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NEW JERSEY COURT RULING COULD UNRAVEL HEALTHRIGHT; ERISA RULING MAY IMPACT FUNDING MECHANISM

 NEW JERSEY COURT RULING COULD UNRAVEL HEALTHRIGHT;
 ERISA RULING MAY IMPACT FUNDING MECHANISM
 BLOOMINGTON, Minn., June 17 /PRNewswire/ -- A recent New Jersey court ruling may set a legal precedent to challenge Minnesota's much touted HealthRight program, said Jeff Smedsrud of Communicating for Agriculture, a Minnesota-based advocacy association, speaking today at a Washington, D.C., conference on state health care reform initiatives.
 Minnesota's plan to provide improved access to health care relies in large part on a 2 percent hospital surtax and 2 percent provider tax.
 The May 27 ruling by Judge Alfred Wolin strikes down a hospital surcharge in New Jersey that was to be used to finance uncompensated care. Wolin ruled that the surcharge interfered with self-insured plans and union plans, which are exempt from all state laws under ERISA (the Employees Retirement Income Security Act of 1974). The federal ERISA law governs a variety of retirement and benefit plans offered to employees of large companies and members of labor unions.
 The ruling may be interpreted to disallow any hospital or provider to pass along taxes it collects from patients covered under self-insured plans. It is expected to be appealed.
 In Minnesota, about 60 percent of all people are covered under self- insured plans. Nearly all large employers utilize self-insured plans to provide their employees with health benefits.
 The New Jersey ruling has caught the attention of Minnesota Sen. Dave Durenberger and others in Congress who are introducing legislation to stop the ERISA exemption from, as Durenberger put it, standing "in the way of legitimate state efforts to expand access to health care." Durenberger said in the June 3 Congressional Record that the New Jersey ruling could "seriously jeopardize" HealthRight.
 The financing mechanism of HealthRight was the most hotly debated part of Minnesota's complex health access legislation.
 "If self-insureds are able to successfully argue that hospitals and providers can not pass on the tax to 60 percent of the people in Minnesota, the providers will then have to eat it or pass it on to those not covered under such plans. That means it falls squarely on the backs of small hospitals, small businesses and self-employed people," Smedsrud said.
 Smedsrud said he was not aware of plans by any Minnesota company that self-insures to challenge the legality of HealthRight's funding mechanism, but added, "When millions of dollars are at stake, and there is clear legal precedent, do we really think a court battle won't be in the offing? This all adds up to a serious threat to our state's efforts to provide health care to Minnesotans."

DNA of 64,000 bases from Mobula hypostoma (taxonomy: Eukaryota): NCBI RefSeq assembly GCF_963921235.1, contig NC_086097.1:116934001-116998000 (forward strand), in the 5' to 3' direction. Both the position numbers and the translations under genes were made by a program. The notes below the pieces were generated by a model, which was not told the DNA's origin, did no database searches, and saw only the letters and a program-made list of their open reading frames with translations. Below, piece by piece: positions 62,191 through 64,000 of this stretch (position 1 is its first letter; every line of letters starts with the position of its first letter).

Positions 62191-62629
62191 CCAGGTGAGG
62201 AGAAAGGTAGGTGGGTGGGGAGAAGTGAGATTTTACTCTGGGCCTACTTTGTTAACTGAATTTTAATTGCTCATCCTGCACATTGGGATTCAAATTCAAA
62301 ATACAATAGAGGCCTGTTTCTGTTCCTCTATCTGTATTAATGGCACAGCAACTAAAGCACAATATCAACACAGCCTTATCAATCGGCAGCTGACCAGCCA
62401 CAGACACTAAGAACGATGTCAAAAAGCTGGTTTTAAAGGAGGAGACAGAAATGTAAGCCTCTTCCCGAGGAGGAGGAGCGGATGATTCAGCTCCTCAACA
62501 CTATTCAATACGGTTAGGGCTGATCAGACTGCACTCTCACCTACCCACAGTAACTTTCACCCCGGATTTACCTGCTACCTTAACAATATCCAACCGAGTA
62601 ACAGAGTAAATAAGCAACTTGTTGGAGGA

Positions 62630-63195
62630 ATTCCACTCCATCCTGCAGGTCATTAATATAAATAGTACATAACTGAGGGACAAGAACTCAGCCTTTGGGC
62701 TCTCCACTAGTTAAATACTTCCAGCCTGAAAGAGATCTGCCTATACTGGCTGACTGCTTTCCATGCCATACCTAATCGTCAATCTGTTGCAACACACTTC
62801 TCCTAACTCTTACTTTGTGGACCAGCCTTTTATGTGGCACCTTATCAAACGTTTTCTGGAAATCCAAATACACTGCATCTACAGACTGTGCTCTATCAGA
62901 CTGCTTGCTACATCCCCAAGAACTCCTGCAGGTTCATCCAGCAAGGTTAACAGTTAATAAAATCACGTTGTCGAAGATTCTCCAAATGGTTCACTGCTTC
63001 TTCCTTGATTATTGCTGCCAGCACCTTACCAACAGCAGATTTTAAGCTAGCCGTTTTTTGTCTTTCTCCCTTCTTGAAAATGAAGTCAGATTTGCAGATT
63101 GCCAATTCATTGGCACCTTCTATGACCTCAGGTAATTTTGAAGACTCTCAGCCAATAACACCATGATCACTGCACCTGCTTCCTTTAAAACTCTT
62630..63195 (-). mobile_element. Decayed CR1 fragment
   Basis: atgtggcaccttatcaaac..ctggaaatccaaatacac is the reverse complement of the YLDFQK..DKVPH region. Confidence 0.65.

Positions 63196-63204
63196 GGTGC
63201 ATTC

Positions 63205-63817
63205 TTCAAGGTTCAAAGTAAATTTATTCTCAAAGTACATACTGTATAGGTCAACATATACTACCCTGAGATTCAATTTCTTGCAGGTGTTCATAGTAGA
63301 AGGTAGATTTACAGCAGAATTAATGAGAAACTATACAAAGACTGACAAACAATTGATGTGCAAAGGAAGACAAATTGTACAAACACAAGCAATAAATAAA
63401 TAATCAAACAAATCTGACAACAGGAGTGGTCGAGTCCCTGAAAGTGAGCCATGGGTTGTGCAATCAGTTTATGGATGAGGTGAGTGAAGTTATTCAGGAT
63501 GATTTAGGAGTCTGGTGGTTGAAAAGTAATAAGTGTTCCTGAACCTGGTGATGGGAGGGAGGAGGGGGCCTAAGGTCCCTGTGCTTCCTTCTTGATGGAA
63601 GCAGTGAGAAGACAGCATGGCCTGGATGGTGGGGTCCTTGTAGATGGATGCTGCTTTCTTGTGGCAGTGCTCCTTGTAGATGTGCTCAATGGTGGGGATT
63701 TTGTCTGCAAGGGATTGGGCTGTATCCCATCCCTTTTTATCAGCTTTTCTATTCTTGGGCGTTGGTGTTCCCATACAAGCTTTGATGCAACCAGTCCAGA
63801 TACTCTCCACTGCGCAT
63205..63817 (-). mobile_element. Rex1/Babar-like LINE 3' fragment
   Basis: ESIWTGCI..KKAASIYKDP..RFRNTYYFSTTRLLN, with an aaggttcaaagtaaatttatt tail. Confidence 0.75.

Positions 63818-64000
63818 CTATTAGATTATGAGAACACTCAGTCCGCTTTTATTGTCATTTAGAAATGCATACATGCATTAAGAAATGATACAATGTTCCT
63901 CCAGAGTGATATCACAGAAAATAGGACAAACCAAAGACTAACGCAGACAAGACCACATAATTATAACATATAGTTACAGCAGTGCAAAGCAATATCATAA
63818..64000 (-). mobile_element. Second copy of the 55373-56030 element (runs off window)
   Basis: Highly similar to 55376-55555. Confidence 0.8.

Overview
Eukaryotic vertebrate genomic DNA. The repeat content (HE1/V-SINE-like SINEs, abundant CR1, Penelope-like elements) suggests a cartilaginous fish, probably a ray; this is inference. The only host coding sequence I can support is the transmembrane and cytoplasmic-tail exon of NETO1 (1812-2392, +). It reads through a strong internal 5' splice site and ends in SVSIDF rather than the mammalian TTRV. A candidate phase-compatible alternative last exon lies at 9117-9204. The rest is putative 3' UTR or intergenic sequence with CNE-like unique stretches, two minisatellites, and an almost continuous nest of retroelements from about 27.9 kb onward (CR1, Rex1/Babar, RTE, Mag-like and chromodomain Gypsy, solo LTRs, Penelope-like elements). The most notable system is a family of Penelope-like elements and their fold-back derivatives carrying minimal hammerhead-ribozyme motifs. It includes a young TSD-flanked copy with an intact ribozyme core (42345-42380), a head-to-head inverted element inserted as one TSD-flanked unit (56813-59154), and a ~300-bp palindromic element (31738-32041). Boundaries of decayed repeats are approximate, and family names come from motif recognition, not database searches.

Large companies have used the ERISA shield for years to exempt themselves from many state laws that govern health insurance, Smedsrud noted. For example, Minnesota and many other states have risk pools that provide basic health insurance for those unable to attain it for medical reasons from private companies. In Minnesota, the operating losses from the state plan -- known as MCHA -- are accessed against private insurance companies. Self-insureds have thus far successfully argued that they do not have to pay these assessments.
 Large companies have also used ERISA to limit coverage for specific illnesses. For example, some companies have begun to limit coverage for AIDS-related illnesses, even for those employees currently enrolled in a plan. Companies have used ERISA to take action against employees or individuals that would not be allowed under state laws for private insurance companies or most HMOs or Blue Cross/Blue Shield plans.
 "States like Minnesota can have the best of intentions but their efforts may ultimately prove futile until Congress removes the loopholes that too often allow the biggest and most creative companies to play by a different set of rules. Congress has failed to amend ERISA in the past, because it doesn't want to open a Pandora's box," Smedsrud said.
 A section in the Minnesota HealthRight law asks Congress to wave ERISA rules that will hinder that program. Whether Congress responds may ultimately decide the fate of HealthRight and similar programs now being considered in a host of other states, Smedsrud said.
 Smedsrud is executive vice president of Communicating for Agriculture, a national non-profit, non-partisan membership association. The organization represents 80,000 farmers, ranchers and small-business owners across the country.
 -0- 6/17/92
 /CONTACT: Bruce Abbe of Communicating for Agriculture, 800-445-1525/ CO: Communicating for Agriculture ST: Minnesota IN: SU:


KH -- MN008 -- 1126 06/17/92 13:52 EDT
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Date:Jun 17, 1992
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